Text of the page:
Amyris, Inc. (NASDAQ: AMRS) is a small-cap company with a market cap of just over $381 million at the time of this writing. And the stock is a legitimate penny stock, with shares trading just over the $1 mark in early morning trading on April 17, 2023.
As is often the case, that’s drawing the attention of short sellers. Short interest in AMRS stock is over 20% and that’s despite having dropped approximately 12% in the last month. Furthermore, the short-interest ratio, which reflects the number of days needed for short sellers to cover their positions, is 10.1 as of April 17.
This scenario creates the conditions for a short squeeze. But those are tough to predict. What you have right now is bullish analyst sentiment that is supported by favorable news. But AMRS stock is down approximately 75% in the last year and about 14% in the last month. Anytime this stock drifts too far above $1; the shorts are ready to take it down.
But at right around $1, Amyris stock looks oversold by several metrics. The question for investors who believe in the long-term outlook for Amyris is whether it’s worth fighting the battle with the shorts. It may be, but with the economy either in or nearing a recession, there may be better options for speculative investors.
A Leader in Lab-to-Market Technology
Many biotech stocks are penny stocks for the simple reason that many of these companies are not yet profitable. Some even lack revenue. The former is true for Amyris, it is not yet profitable. But the company does have revenue that is growing on a year-over-year basis.
Amyris is the “leading provider of clean, sustainable chemistry.” The company is a pioneer in the emerging field of synthetic biology. The company is “accelerating the world's transition to sustainable consumption through its Lab-to-Market™ technology platform and clean beauty consumer brands.”
Perhaps the company’s biggest breakthrough comes from hemisqualene, a molecule that comes from sugar cane. Hemisqualene is used in a number of the company’s home beauty products. The combination of natural ingredients and sustainably delivered products resonates with the company’s target audience.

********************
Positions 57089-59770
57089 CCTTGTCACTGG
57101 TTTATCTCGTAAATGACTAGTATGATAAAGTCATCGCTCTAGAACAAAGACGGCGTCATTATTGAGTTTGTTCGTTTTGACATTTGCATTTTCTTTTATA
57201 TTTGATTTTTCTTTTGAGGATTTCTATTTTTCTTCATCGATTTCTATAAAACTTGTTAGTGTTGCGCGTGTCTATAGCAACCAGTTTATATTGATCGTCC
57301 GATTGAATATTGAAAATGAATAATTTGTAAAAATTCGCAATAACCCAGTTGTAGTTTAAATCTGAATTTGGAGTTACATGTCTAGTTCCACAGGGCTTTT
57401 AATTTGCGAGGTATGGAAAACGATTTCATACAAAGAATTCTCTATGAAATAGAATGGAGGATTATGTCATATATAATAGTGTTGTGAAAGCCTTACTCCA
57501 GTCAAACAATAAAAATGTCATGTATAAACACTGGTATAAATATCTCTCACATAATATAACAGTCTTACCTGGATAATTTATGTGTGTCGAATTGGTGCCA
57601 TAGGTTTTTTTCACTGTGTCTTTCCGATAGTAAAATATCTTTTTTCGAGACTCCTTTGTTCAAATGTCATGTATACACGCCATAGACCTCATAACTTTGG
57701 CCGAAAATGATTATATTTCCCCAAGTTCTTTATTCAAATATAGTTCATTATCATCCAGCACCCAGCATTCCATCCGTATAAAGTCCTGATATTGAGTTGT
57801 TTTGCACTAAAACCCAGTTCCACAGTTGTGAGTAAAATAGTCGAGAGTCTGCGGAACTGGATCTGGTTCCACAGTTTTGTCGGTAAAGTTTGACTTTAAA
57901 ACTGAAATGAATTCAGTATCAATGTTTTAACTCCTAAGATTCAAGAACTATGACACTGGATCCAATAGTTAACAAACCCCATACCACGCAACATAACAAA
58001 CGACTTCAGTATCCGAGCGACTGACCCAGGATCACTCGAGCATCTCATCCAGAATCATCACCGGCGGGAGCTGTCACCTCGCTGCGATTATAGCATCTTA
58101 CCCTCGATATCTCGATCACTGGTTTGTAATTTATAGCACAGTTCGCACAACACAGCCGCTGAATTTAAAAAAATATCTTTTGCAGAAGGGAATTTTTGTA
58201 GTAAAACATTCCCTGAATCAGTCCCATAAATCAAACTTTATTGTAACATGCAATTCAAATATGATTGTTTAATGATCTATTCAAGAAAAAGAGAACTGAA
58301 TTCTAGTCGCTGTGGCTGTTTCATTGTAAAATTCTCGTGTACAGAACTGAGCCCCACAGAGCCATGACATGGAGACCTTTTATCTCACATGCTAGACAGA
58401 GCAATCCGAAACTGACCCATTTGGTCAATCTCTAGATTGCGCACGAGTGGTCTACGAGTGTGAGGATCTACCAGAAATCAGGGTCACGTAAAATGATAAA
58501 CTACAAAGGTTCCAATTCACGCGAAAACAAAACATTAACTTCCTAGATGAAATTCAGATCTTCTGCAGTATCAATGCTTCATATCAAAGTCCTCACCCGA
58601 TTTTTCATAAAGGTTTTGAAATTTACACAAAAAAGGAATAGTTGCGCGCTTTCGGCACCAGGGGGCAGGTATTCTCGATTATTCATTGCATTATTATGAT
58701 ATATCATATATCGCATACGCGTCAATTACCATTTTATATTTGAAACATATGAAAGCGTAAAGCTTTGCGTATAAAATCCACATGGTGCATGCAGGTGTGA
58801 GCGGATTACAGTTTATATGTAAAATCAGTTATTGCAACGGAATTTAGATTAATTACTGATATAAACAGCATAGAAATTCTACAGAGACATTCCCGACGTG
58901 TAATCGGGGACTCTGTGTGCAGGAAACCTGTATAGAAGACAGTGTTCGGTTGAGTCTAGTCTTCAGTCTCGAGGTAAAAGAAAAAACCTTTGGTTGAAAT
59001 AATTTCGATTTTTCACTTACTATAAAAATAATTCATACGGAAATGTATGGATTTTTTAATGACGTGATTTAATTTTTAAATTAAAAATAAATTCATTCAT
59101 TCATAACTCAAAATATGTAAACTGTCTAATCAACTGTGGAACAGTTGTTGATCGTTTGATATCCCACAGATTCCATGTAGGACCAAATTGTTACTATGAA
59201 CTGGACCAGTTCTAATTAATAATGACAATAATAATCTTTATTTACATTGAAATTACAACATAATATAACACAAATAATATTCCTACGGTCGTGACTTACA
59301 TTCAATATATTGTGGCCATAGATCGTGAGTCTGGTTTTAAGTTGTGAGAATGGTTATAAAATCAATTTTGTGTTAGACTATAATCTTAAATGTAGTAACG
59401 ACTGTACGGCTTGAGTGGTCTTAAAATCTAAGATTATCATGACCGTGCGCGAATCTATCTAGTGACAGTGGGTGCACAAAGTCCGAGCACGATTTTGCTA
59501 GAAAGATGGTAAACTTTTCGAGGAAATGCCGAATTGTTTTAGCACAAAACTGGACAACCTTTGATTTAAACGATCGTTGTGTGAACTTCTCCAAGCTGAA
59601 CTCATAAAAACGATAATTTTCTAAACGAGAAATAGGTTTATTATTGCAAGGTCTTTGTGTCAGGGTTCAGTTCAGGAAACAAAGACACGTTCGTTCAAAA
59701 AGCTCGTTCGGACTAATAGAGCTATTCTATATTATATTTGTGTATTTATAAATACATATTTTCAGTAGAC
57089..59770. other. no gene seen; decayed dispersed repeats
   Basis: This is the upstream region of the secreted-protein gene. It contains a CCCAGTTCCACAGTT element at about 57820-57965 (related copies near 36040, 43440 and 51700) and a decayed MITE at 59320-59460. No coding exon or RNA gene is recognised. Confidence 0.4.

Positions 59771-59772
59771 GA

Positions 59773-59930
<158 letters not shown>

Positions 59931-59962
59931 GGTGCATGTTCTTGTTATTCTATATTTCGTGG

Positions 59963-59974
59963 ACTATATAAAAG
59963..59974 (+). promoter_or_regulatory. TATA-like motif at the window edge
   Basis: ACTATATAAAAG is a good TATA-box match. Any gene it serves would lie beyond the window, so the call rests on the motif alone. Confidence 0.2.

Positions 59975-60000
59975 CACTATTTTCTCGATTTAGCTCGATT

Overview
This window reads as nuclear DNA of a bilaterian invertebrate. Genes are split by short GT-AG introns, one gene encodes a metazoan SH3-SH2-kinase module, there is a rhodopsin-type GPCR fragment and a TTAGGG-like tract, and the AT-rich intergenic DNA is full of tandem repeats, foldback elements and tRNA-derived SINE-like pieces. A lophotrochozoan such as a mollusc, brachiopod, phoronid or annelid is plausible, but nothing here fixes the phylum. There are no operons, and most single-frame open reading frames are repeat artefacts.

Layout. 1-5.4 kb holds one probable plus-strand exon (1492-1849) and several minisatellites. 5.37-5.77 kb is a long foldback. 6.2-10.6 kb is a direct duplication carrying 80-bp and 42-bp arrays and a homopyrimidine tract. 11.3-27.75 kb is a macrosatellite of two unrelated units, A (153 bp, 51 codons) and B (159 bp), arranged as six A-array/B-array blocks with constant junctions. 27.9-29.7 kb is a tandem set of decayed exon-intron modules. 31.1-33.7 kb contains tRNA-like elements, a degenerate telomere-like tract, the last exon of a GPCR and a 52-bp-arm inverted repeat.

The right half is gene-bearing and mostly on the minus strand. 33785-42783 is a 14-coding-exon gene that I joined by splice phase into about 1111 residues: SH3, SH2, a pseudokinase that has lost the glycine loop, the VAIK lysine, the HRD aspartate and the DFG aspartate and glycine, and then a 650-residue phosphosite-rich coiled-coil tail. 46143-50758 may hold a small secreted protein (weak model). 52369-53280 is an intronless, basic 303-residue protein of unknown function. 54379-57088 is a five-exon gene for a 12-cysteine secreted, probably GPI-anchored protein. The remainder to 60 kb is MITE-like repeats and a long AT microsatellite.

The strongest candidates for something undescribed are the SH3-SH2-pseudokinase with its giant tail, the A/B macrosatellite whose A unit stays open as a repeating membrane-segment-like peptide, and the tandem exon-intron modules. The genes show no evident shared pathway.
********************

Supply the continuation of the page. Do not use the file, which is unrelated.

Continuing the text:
Leveraging a New Partnership
In early April, Amyris announced it had finalized a strategic transaction with its long-time partner Givaudan, a global leader in fragrance & beauty. This new transaction gives Amyris the global exclusive licensing rights for select key cosmetic ingredients.
The transaction is estimated to be around $500 million. Under the terms of the deal, Givaudan will make a $200 million upfront cash consideration to Amyris. There is also the potential of a $150 million performance-based earnout. The deal also includes a long-term manufacturing agreement.
Will the Deal be Good Enough?
That will be what investors will be basing their investment on. The company issued a direct offering in December to help shore up its balance sheet. Not surprisingly, AMRS stock is down 36% in 2023 as short sellers saw an opportunity to pounce.
Analysts tracked by MarketBeat give the stock a consensus rating of Hold but with a price target of $4.63, which is 355% higher than the current price. And those same analysts are basing that on expectations that revenue and earnings will grow significantly in the next five years.
It will have to; otherwise, more dilution is likely, and that will cause investors to doubt the viability of the company’s business model. Institutional investors hold about 43% of the company’s stock. That’s not terrible, but there has been more selling than buying in the last two quarters.
Amyris isn’t quite in the moonshot category, but investors have to hope the supply chain issues weighed on the business are resolved. If they’re not, then the short sellers will remain firmly in control of the stock.